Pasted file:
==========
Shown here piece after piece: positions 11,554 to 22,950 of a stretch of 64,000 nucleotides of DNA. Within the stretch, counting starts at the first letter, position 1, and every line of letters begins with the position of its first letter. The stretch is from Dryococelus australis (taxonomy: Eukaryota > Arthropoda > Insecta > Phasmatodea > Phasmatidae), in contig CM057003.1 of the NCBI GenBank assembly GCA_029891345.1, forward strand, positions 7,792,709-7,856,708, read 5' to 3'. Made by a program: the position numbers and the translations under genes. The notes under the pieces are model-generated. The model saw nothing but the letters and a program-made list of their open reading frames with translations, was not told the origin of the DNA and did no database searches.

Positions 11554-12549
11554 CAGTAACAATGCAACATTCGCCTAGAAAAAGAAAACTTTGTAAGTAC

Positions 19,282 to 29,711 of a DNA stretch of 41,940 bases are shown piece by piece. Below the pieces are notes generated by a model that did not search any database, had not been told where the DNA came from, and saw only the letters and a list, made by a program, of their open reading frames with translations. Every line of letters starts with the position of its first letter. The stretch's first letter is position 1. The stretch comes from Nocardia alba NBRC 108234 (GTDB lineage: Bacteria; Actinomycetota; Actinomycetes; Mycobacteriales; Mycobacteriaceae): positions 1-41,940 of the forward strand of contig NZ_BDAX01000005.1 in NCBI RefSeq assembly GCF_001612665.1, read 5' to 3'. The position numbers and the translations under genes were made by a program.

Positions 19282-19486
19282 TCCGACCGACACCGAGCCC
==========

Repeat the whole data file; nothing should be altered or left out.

Shown here piece after piece: positions 11,554 to 22,950 of a stretch of 64,000 nucleotides of DNA. Within the stretch, counting starts at the first letter, position 1, and every line of letters begins with the position of its first letter. The stretch is from Dryococelus australis (taxonomy: Eukaryota > Arthropoda > Insecta > Phasmatodea > Phasmatidae), in contig CM057003.1 of the NCBI GenBank assembly GCA_029891345.1, forward strand, positions 7,792,709-7,856,708, read 5' to 3'. Made by a program: the position numbers and the translations under genes. The notes under the pieces are model-generated. The model saw nothing but the letters and a program-made list of their open reading frames with translations, was not told the origin of the DNA and did no database searches.

Positions 11554-12549
11554 CAGTAACAATGCAACATTCGCCTAGAAAAAGAAAACTTTGTAAGTAC

Positions 19,282 to 29,711 of a DNA stretch of 41,940 bases are shown piece by piece. Below the pieces are notes generated by a model that did not search any database, had not been told where the DNA came from, and saw only the letters and a list, made by a program, of their open reading frames with translations. Every line of letters starts with the position of its first letter. The stretch's first letter is position 1. The stretch comes from Nocardia alba NBRC 108234 (GTDB lineage: Bacteria; Actinomycetota; Actinomycetes; Mycobacteriales; Mycobacteriaceae): positions 1-41,940 of the forward strand of contig NZ_BDAX01000005.1 in NCBI RefSeq assembly GCF_001612665.1, read 5' to 3'. The position numbers and the translations under genes were made by a program.

Positions 19282-19486
19282 TCCGACCGACACCGAGCCC